Friday Q&A: Chris Lehmann, Science Leadership Academy - Technical.ly Philly

Friday Q&A: Chris Lehmann, Science Leadership Academy

If you ask Chris Lehmann how he became the principal of the Science Leadership Academy, he’ll just laugh. “That’s a loooong and complicated story,” he says. The Philly-native has been the only principal in the SLA’s four-year history and has been an unabashed cheerleader for innovation in our nation’s education system, speaking at TEDxNYED, Ignite Philly and, […]

SLA principal Chris Lehman speaks at TEDxNYED in March 2010

If you ask Chris Lehmann how he became the principal of the Science Leadership Academy, he’ll just laugh.

“That’s a loooong and complicated story,” he says.

The Philly-native has been the only principal in the SLA’s four-year history and has been an unabashed cheerleader for innovation in our nation’s education system, speaking at TEDxNYED, Ignite Philly and, most recently, the Supernova Hub conference last month about the subject.

The Science Leadership Academy, located near Logan Square, is a partnership between The Franklin Institute and the School District of Philadelphia that focuses primarily on science and technology. At SLA, every student receives a laptop and the school encourages “inquiry-based learning” that eschews tests for projects and collaboration.

When we caught up with Lehmann he was busy preparing for the upcoming school year and anxious to see how the first graduating class of the SLA fared in its first college semester. Below we ask him what’s the one word he reads everyday for inspiration and why innovating at a school is harder than at a startup.

As always, this interview has been edited for length and clarity

What’s different about this school year?

There’s always new stuff. For us, we’re hoping to roll out a new school portal that is being build on conduction with Devnuts. The other big innovation is taking advantage of Google Apps. We’re going to try and be on the cutting egde of that.

How is innovating at a school different than the public or private sector? Is it difficult to innovate in such an entrenched industry while dealing with the Philadelphia School District?

It’s more of a question about how to innovate well. It’s not the bureaucracy that holds us back, it’s the thought of “How do you do this wisely while still taking care of your kids?”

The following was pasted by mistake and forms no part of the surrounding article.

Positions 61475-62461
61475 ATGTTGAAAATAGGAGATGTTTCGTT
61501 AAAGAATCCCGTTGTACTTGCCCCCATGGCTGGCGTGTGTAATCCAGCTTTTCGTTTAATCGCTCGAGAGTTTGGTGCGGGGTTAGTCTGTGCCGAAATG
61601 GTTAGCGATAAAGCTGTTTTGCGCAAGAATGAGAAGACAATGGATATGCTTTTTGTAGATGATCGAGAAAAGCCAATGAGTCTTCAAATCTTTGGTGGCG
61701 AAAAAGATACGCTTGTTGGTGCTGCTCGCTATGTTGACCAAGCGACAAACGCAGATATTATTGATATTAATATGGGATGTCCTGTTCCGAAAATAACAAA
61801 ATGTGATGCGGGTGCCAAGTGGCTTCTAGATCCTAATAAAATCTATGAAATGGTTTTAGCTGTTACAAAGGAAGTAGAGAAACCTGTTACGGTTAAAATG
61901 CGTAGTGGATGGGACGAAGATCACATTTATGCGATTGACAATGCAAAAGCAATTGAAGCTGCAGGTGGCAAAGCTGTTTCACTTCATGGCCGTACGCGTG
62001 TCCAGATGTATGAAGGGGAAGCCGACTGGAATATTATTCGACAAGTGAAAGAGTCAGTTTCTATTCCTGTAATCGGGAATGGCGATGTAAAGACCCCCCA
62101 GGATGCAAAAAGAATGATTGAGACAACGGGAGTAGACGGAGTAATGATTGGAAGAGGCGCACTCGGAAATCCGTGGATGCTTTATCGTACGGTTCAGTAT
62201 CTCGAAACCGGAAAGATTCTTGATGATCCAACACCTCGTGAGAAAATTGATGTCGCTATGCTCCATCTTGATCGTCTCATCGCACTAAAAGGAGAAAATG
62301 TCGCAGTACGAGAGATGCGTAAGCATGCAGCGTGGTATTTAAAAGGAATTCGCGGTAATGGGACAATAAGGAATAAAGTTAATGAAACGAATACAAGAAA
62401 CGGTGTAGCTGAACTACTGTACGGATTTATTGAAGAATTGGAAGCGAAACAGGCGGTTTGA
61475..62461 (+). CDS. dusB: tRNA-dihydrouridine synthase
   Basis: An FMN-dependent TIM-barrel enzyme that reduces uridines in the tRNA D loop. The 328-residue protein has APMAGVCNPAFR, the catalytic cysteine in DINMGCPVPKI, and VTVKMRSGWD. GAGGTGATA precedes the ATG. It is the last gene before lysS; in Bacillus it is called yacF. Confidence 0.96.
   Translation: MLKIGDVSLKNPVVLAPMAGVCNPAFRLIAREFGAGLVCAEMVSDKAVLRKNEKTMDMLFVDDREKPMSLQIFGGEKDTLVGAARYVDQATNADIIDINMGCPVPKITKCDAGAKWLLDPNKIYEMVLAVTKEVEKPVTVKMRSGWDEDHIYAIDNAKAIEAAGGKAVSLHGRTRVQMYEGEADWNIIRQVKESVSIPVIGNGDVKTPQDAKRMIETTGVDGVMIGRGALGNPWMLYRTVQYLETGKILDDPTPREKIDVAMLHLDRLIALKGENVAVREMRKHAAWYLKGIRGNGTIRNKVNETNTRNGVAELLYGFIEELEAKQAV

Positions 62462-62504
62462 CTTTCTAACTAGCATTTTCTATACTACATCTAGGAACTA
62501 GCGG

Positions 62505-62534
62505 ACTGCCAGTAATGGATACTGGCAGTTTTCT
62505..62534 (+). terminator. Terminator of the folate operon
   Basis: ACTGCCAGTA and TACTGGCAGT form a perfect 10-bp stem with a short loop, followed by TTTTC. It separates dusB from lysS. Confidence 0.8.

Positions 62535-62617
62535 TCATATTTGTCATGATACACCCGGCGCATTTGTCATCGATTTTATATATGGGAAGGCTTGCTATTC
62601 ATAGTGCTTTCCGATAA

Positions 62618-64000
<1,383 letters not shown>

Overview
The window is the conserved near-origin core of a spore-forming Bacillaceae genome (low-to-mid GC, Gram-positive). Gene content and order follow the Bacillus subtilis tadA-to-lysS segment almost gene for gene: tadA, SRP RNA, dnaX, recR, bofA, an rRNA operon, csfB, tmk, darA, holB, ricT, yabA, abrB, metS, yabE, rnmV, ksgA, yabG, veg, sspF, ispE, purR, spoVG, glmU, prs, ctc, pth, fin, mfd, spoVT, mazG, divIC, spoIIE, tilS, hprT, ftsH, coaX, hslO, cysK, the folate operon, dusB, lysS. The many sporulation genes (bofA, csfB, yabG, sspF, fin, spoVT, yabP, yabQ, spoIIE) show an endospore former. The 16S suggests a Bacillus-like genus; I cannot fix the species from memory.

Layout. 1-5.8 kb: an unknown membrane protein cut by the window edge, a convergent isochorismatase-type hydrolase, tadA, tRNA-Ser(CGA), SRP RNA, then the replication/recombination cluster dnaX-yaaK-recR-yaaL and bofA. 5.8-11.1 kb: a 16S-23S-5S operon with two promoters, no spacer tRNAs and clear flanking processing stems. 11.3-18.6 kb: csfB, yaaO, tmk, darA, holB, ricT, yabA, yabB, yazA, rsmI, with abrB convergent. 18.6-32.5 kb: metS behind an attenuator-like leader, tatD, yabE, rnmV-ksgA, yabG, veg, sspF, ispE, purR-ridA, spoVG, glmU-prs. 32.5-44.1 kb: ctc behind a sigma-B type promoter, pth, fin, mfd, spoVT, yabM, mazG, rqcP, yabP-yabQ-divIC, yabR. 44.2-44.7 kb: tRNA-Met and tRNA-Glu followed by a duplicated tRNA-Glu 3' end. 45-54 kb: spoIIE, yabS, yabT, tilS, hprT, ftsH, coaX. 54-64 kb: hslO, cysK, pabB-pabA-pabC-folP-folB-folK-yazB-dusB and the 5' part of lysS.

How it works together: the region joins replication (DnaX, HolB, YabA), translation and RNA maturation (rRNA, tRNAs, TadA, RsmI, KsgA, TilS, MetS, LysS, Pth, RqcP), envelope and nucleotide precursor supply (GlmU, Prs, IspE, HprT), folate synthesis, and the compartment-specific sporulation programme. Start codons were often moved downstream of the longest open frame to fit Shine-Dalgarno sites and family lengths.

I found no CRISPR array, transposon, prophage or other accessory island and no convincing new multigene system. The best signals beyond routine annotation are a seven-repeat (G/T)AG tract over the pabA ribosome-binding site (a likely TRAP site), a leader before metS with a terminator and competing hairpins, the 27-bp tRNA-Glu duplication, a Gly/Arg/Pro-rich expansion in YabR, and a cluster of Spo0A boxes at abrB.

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The difference between innovation in business and a school is that, at the end of the day, people expect startups to fail. But in schools you don’t have that luxury. If you fail a kid or don’t do right by a student because you were busy trying to be innovative, you’ve done damage.

People leap to the bureaucracy as a reason that schools don’t innovate. It’s really about the high stakes. This isn’t about economics, it’s about peoples lives. Kids get one chance to be in third grade. They get one chance to be in high school.

How do you balance those stakes with what you’re doing?

“This isn’t about economics, it’s about people’s lives.”-Chris Lehmann, on innovation in schools.

It’s about how you plan and how you do it thoughtfully. We always ask ourselves “What’s the worst consequence of our best idea?” You try and not fall in love with technology for technology’s sake. You remember you are doing these things for a reason.

Have SLA’s practices rippled though the city’s education system? Or the education community in general?

What we’re going to see in the next couple of years is how our kids do in college, and that’s where the proof really is.

Can the technology community help you at all? I know you host Startup Corps, is there any other way our readers can help?

We’re always looking for mentors, we’re always looking for people want to come in and spend time with the kids and we’re always looking for new ideas. There’s lots of ways

If someone is reading this and thinks, “I want to help” where should TP send them?

Shoot me an email.

What do you read to keep track of innovation in education? What blogs and sites do you read?

I follow a gazillion blogs. I follow anything that can be applied to education. I read Seth Godin, I follow the TED talks, Gaping Void is always a playful thought-provoker. I pick up Fast Company from time to time.

The other thing I really try to do is I read a lot of progressional education theory thats been around for a long time. I try to marry the ideas that have come before us with the new tools and ideas we have today. The biggest mistake we can make, not just in education but in general, is forgetting we stand on the shoulders of giants.

So what Gaping Void cartoon do you have hung up in your office?

I don’t, actually. The big thing I have hung up in my office is a Post-it note over my desk that says the word “think.”

See Lehmann’s Ignite Philly talk, viewed over 12,000 times

Every Friday, Technically Philly brings you an interview with a leader or innovator in Philadelphia s technology community. See others here.

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